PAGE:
The matter is quite simple. The Bible is very easy to understand. But we Christians are a bunch of scheming swindlers. We pretend to be unable to understand it because we know very well that the minute we understand we are obliged to act accordingly. Take any words in the New Testament and forget everything except pledging yourself to act accordingly. My God, you will say, if I do that my whole life will be ruined. How would I ever get on in the world? Herein lies the real place of Christian scholarship. Christian scholarship is the Church’s prodigious invention to defend itself against the Bible, to ensure that we can continue to be good Christians without the Bible coming too close. Oh, priceless scholarship, what would we do without you? Dreadful it is to fall into the hands of the living God. Yes, it is even dreadful to be alone with the New Testament.

On the surface, Kierkegaard’s critique of so-called “Christian scholarship” is quite powerful. The depiction amounts to a view of rationalizing Christianity that uses the wiles of reason, which Martin Luther in some of his more polemical moments said was “the Devil’s greatest whore,” to escape the implications of the gospel.

Dietrich Bonhoeffer likely had Kierkegaard’s complaint, or something very much like it, explicitly in mind when he wrote in Discipleship that “we in our sophistry differ altogether from the hearers of Jesus’ word of whom the Bible speaks.” He goes on to say, “If Jesus challenged us with the command: ‘Get out of it,’ we should take him to mean: ‘Stay where you are but cultivate that inward detachment’.” The point is that “all along the line we are trying to evade the obligation of single-minded, literal obedience.”

Herman Bavinck, on the other hand, writes,

There are also many words put down in Scripture which God spoke to a definite person in peculiar circumstances, but which are not directed to us, and therefore need not be followed by us. Thus He commanded Abraham to offer his son, Phinehas to kill the adulterous man and woman, Saul to bring Agag, and, so as not to mention more, thus Jesus commanded the rich young man to sell everything he had and give it to the poor. Human society would be in a sad state if Christians had to follow this example literally and had to apply this in their surroundings. Yet a few have indeed tried this and have displayed by this their wrong interpretation of Scripture.

At this point he might have in mind the sort of radical pacifism practiced by certain kinds of Anabaptist groups, highlighted most recently in the case of the Amish and their reaction to the recent schoolhouse shootings. Article 36 of the Belgic Confession in its original form denounced the Anabaptists as anarchists, in part because they denied the power of retributive justice to the civil government: “And on this matter we denounce the Anabaptists, other anarchists, and in general all those who want to reject the authorities and civil officers and to subvert justice by introducing common ownership of goods and corrupting the moral order that God has established among human beings.”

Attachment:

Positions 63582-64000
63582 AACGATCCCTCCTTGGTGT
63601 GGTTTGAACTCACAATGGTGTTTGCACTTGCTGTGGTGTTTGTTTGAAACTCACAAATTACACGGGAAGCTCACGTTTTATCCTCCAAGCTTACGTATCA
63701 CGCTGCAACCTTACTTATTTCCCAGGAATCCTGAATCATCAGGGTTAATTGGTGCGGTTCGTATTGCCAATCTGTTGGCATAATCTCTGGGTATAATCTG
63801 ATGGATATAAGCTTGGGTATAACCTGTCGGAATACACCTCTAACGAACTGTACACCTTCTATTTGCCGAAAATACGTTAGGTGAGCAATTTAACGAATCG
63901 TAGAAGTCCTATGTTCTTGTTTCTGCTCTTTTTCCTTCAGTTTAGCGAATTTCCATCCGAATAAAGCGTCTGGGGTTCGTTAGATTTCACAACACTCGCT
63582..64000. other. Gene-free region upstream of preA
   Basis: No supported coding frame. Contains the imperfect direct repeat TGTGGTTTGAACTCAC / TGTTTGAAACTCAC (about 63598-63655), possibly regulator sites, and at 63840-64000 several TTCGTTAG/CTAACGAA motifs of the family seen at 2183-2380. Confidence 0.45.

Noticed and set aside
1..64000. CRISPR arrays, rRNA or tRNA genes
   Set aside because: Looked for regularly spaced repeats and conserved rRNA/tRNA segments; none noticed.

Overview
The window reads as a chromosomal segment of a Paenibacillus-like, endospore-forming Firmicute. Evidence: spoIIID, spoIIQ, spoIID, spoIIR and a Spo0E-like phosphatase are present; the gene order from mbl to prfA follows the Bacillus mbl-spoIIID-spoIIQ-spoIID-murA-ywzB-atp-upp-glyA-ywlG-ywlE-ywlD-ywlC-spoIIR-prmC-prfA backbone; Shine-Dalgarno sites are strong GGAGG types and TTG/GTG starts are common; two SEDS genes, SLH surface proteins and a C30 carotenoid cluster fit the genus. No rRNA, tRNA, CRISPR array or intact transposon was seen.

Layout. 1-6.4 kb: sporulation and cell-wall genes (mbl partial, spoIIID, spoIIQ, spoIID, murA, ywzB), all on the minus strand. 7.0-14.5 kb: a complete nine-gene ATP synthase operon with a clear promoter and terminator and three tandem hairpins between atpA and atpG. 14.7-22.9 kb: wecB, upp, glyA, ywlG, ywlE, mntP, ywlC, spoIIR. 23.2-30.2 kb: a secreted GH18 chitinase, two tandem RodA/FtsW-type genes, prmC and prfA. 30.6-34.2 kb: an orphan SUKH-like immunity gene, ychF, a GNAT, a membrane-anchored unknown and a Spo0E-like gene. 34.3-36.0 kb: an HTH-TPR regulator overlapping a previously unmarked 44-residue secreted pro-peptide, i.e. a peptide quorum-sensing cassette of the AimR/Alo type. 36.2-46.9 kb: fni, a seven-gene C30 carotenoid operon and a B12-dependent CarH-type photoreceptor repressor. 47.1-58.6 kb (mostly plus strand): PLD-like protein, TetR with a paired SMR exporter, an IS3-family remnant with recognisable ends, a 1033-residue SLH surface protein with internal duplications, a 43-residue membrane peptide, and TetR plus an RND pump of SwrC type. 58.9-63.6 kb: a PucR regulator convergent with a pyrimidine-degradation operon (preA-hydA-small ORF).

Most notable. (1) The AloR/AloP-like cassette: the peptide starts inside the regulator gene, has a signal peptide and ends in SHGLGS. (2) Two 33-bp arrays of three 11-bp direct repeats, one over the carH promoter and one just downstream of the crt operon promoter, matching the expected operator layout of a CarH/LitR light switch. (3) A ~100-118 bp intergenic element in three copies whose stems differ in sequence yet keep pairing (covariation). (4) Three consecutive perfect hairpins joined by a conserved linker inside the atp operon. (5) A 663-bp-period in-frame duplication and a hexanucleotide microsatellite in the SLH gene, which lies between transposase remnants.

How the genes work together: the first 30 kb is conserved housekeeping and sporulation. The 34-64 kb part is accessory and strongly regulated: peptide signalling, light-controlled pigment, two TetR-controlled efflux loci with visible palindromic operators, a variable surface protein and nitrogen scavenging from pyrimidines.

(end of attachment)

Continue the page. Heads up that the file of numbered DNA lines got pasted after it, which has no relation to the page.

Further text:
Part of the difficulty comes in properly understanding what is a particular command or duty in an individual circumstance and what is a general and universally binding divine law. In agreement with Kierkegaard and Bonhoeffer, I don’t think we should simply be able to move facilely and simply from the explicit and clear teaching of Scripture to something completely opposite. The interpretation of difficult passages in light of the whole of Scripture’s testimony, which may ultimately result in a doctrine like just war, should be as genuinely and equally principled as the Amish interpretation of commands to peace and non-violence.

I conclude with a final note I gleaned from my reading of Timothy Wengert’s study of the the debate between Philip Melanchthon and John Agricola over contrition and repentance, Law and Gospel:

As important as it may be to notice the commentaries on an exegete’s writing desk, it is equally crucial to pay attention to the controversies raging outside the study door. In the days before it became stylish to pretend that exegesis was pure science or simple description of a long-dead world, the interpreter of Scripture, especially evangelical theologians like Melanchthon and Agricola, thought their task incomplete until they brought the word of God to bear on the issues that confronted them on every side.

With regard to the relevance of God’s Word to our times, I am in complete agreement. And as Bonhoeffer also said, “Do not try to make the Bible relevant. Its relevance is axiomatic…. Do not defend God’s Word, but testify to it…. Trust to the Word. It is a ship loaded to the very limits of its capacity!”